CONVERSATION

Caleido interviews Philippe Starck

issue #28: Daydreamer

The interview on Caleido with Philippe Starck, French creator, is the cover story of Issue #28, entitled: Daydreamer. Welcome to Caleido, an inspirational diary, that narrates many stories: about creative people, trends, travels, objects. / Read the Editor’s letter here.

Diary of: @starck

Caleido interviews Philippe Starck
Ph. © TILL JANZ
1. Which is the project you carried out that required the greatest amount of experimentation and risk, and what was the most important ‘lesson’ you learnt from it?

I work with intuitions that are verified and constructed. I had a father who was an aeronautical engineer and an aircraft manufacturer, and I learnt under his drawing table that if you want an aircraft to fly, you have to create it. If you don’t want it to go downhill, you must be rigorous. Today, we can say that I have encountered a certain success. But, when I started designing, for 20 years, nobody wanted the models that I was proposing. So, I didn’t continue because I was stubborn, young, weak, and pure, I continued because I had no other idea. Also, because I knew it was the right idea. I just did it, until the time reaches me. If it had not work, it’s because it was not the good idea. The main problem is having the right idea at the right time. So I would say, believing in yourself and perseverance was the first and biggest experimentation. Also, there is experimentation in every project with different scales and angles. For example, a chair is the most challenging thing to design. It’s incredibly difficult. A chair can be a future classic but with a mistake of 5 millimeter, it can be missed. It’s more than challenging yourself, it’s almost like playing a game and we should succeed to do it perfectly. For example, when we design a chair, we have to think in terms of our bone structure meeting another bone structure, taking into account economic, ecological and new technology parameters. As creators, we must ask ourselves: am I capable of creating it, even with this material, with this ecological and economic idea?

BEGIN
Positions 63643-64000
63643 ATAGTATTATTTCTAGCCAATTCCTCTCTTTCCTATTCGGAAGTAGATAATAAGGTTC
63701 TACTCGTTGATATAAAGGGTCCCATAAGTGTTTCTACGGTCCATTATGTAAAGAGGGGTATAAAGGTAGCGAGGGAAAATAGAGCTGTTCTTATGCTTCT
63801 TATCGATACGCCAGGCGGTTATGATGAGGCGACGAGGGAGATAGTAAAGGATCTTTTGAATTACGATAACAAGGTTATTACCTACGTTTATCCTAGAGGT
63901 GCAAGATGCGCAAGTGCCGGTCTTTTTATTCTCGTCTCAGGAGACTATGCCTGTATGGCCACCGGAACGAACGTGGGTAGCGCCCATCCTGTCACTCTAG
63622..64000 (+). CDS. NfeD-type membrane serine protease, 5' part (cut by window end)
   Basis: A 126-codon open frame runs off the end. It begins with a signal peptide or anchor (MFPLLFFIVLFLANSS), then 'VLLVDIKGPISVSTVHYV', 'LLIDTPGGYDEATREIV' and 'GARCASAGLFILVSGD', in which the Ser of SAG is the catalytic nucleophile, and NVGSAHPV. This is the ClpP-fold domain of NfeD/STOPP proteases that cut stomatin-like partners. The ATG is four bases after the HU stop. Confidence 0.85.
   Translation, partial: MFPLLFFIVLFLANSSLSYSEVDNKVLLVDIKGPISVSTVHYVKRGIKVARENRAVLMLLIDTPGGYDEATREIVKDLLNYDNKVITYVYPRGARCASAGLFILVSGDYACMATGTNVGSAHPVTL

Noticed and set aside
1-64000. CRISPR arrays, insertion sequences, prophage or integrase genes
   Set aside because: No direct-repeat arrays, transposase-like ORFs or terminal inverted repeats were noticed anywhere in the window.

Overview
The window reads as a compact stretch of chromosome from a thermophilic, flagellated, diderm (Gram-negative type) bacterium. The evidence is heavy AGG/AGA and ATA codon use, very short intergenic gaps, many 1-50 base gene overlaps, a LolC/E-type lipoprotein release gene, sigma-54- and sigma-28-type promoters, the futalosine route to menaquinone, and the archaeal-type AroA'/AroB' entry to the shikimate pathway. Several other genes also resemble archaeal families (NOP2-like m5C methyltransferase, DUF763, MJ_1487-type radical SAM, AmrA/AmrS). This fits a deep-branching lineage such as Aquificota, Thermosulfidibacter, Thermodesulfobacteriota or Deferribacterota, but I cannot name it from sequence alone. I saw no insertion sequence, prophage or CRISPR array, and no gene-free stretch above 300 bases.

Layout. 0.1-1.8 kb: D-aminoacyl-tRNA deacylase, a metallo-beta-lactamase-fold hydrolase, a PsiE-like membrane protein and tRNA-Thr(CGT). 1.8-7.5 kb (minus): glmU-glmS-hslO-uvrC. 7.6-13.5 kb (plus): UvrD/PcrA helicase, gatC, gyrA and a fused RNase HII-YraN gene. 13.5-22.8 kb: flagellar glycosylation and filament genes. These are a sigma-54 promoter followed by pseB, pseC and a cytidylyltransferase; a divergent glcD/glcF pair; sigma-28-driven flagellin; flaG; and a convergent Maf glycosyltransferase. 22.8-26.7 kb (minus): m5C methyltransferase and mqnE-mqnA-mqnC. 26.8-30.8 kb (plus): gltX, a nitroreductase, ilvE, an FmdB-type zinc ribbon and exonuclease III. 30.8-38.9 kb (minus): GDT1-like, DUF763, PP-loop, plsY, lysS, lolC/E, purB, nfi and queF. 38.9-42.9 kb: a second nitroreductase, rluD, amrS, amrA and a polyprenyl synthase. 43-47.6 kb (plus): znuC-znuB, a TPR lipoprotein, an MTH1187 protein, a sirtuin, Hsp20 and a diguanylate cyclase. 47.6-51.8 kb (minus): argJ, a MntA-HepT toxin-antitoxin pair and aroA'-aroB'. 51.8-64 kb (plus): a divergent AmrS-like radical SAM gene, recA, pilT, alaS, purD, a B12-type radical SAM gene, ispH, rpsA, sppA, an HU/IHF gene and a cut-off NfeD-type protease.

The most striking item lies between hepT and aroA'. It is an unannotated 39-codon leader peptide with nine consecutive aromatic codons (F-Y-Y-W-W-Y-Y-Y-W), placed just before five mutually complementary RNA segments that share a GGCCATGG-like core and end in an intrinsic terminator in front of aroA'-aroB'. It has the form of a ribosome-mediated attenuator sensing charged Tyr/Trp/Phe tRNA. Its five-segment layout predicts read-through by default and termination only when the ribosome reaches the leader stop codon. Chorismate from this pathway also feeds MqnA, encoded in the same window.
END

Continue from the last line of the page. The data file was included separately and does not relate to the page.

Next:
Caleido interviews Philippe Starck
White Tulip collection by @starck x @duravit
Caleido interviews Philippe Starck
Bento Starck Box by @starck x @duravit
Caleido interviews Philippe Starck
Solo Chair collection by @starck x @andreuworld
2. have you ever had a design idea that seemed impossible to realize? if so, how did you face this challenge and how did you eventually find a solution?

Probably, but I am an explorer. I love challenges. I’m a fighter against everything and especially against the problems. So, I don’t have problem to do anything, I have a lot of fun and I always find solutions. I am a daydreamer. A project is the result of a vision. This vision is a result of the ethic. But sometimes my vision is too ahead of time and of technology; for example 3D plywood is something that I have been waiting for over 40 years. Now, we can use it at the right price, and we have finally created this collection called Smart Wood with @kartell_official in 2019.

Caleido interviews Philippe Starck
Smart Wood by @starck x @kartell_official
Caleido interviews Philippe Starck
Smart Wood by @starck x @kartell_official
3. what was the most surprising or unexpected reaction you received from a person who used one of your products? how do you develop the relationship between designer/product/user?

I live like a monk in the middle of nowhere. Every morning I’m alone with my tracing paper and pencil, I know what I must do. I do it until it’s finished. Then I send the project to my team who develop it on the computer, before sending it to my partner. Every time I design a new project, I feel like I’m making a Christmas present. And my reward is the smile on the face of my editors. Creation whatever form it takes must improve people’s lives. When I work on a project, whether it is a toothbrush, a hotel, or a habitation module for space, I always think about what my creation will bring to the person who experiences it. The right reaction to me, and luckily, I get it often is “Thank you! I was in your hotel in x, and I felt so good, more inspired, more in love …” That is what matters.